Well I enrolled in a 10 week furniture making course here in Mississauga. It is offered through the Living Arts Center by Matthew Agostinis. The first class is on April 22nd and will run until June. I will post the progress I make on the yet to be determine project I will be working on. I would like to hear from anyone who has taken this the course or heard of Matthew his link is attached ”:http://mafurniture.com/
Well it has been a while since my last posting on this project. As promised I will show my way of doing marquetry and carvings. Remember that these are my techniques, and yours may vary. There are a ton of ways of doing things and I’m sure there’s a lot of ways easier then mine. For instance many of you may prefer to use a router to route out a majority of the material, then use chisels to cut to the line. I use chisels simply because I do the work on my dining room table. I...
This article discusses the visual, but not decorative, aspects of mat design. There are many books written about this subject, so this is far from a complete treatise. Generally, the total width of the mats (between the image edge and the frame sight edge) should be wider than the width of the frame. The purpose is to provide a visual break between the frame and the image so the image becomes the center of attention instead of having to compete visually with the frame. Of course, this...
For best viewing, the center of the framed image should be approximately 63” above the floor. Any picture frame larger than 8” X 10” should be hung using two hooks. This reduces the torque on the frame and also prevents movement of the picture on the wall. If the wire on the frame is too tight to use two hooks then the frame should be re-wired. When wiring a frame, the wire should be long enough so that the angle between the wire attaching point and the nearest hooking position is app...
All parts of the frame package (backing board, mounting board, mats, art, glazing) need to be spaced away from the edge of the frame so that natural expansion/contraction of each part does not cause bowing or cracking. In general, there should be 1/16” space on each side and 1/8” space at the top, more for large frames.
This article is not about the artistic placement of art but rather about the physical placement. Any framed art or item that you value should never be hung on an exterior wall or above an active fireplace. Exterior walls go thorough drastic temperature changes during the days and seasons. These changes can set up conditions that cause cycles of dryness and condensation inside a frame package which, in turn, can cause damage to the contents. Active fireplaces, whether buring wood or natu...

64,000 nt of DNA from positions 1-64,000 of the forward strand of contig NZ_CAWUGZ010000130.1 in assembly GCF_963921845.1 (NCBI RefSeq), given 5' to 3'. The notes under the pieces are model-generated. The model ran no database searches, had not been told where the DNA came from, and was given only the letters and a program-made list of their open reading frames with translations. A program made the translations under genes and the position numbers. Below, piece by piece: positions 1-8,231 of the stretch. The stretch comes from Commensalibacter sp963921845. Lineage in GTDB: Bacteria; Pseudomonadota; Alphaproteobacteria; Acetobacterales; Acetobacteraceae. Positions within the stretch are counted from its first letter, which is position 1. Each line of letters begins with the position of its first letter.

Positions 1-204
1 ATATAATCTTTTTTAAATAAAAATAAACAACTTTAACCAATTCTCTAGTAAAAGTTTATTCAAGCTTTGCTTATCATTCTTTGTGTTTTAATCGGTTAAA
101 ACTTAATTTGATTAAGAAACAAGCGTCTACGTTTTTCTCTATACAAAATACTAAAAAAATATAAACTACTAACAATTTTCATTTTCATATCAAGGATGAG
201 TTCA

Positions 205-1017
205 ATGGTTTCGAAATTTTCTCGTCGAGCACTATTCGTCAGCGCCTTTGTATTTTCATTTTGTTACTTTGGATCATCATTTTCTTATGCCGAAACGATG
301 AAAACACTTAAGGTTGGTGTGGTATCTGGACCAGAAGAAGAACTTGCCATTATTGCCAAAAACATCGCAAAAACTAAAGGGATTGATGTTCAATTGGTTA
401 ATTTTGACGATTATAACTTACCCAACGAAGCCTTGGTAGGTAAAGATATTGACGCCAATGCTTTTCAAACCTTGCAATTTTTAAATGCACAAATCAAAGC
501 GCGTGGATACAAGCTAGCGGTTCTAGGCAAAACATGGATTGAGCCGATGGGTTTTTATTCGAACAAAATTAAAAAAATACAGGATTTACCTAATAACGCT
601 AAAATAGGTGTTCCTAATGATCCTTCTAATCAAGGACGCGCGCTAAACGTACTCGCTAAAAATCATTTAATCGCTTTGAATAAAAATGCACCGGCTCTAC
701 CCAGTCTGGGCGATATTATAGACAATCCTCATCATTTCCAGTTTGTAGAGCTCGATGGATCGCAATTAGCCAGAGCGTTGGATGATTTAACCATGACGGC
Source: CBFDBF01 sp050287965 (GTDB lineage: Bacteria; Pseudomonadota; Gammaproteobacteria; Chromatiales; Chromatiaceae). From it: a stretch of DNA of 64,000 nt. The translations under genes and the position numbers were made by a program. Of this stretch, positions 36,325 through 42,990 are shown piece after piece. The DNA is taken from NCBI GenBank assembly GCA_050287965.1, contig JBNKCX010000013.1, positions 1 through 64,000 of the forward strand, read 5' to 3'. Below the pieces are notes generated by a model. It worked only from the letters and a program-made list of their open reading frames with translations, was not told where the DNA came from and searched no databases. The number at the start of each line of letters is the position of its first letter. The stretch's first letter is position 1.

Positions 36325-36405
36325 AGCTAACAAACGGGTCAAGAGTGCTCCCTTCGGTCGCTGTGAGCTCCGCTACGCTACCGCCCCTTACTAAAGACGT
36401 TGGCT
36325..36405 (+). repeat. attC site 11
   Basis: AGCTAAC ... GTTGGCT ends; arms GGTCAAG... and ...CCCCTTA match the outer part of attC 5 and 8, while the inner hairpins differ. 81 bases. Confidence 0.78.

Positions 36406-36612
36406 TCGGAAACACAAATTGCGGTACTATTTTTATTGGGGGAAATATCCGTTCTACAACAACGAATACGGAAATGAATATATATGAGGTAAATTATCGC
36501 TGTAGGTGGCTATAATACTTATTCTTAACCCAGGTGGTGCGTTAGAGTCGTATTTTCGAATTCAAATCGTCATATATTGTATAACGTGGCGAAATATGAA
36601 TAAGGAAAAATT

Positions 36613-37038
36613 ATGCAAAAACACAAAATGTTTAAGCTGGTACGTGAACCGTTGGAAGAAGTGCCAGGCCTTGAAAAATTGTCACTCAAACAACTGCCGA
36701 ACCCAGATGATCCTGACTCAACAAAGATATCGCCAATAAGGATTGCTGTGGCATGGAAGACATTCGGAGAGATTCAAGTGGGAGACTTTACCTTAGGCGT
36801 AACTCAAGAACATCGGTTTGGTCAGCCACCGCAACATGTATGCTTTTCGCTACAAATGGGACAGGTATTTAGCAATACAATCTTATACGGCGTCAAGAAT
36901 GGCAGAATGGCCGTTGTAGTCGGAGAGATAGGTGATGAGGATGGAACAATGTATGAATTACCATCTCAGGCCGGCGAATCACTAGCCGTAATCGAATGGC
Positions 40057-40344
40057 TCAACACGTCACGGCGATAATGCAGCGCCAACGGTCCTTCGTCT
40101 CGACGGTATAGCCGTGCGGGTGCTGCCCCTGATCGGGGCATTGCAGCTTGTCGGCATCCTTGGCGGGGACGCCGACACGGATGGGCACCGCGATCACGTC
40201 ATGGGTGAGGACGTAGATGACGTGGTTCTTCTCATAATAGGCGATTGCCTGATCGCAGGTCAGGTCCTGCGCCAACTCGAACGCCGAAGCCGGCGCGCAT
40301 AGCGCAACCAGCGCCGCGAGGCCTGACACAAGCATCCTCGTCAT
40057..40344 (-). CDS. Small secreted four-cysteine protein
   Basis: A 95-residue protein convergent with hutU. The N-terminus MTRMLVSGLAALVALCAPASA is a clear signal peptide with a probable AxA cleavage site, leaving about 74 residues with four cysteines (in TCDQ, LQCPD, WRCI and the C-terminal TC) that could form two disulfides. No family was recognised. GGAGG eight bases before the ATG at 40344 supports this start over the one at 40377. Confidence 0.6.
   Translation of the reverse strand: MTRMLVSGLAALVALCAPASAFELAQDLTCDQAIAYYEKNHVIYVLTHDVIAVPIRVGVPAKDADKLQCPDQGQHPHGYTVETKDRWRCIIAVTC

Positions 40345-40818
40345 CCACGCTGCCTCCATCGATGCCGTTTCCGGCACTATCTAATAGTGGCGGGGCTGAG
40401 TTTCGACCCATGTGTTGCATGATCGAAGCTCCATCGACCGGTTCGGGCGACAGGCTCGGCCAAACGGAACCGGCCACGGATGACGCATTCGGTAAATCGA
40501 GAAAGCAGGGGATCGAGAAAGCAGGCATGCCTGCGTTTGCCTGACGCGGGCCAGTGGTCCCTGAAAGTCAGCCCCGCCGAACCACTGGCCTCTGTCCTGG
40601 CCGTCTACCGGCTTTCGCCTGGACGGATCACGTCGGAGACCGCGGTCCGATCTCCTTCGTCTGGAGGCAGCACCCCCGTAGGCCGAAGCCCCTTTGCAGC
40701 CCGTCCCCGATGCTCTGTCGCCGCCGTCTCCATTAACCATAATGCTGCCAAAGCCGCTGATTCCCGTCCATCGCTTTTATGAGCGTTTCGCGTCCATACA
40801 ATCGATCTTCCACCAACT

A picture frame typically has a dust cover on the back. As it’s name implies, this cover is designed to keep dust out of the frame package. However, it is really more important than that. Properly covering the obverse of a frame keeps out dust, insects and airborne pollutants that could cause harm to the frame contents. Kraft paper has historically been the covering material of choice, although truly not the best. In my opinion, the best covering material is Tyvek. You know, the s...
There are many books about preservation of framed art, documents, photos and objects. This is in no way a comprehensive treatment. In general, the contents of the framing package (backer board, mounting board, mats, etc.) should be acid free. Even if the art or item being framed is acidic this is generally the rule to prevent the package contents from degrading over time. If the art, document or photo is on an acid free substrate (paper) this is especially true as the acid from non-acid...
When framing anything using glass or acrylic as the glazing, there should be an air gap of at least 1/8” between the art or object being framed and the inside surface of the glass. This is to prevent moisture, from the condensation that will almost certainly occur, from transferring to the framed item. A common way to accomplish this is to use two layers of matting between the glass and the artwork. Other ways include special plastic spacers or to use a secondary rabbet in the frame ...
Deviating from more traditional pieces, I was asked to design and build a table with more modern styling. I started the design process by evaluating the constraints and developing some ideas in my sketchbook before moving on to a more refined design in SKetchup. You can take a look at the latest post on my blog for more details. Thanks for reading!
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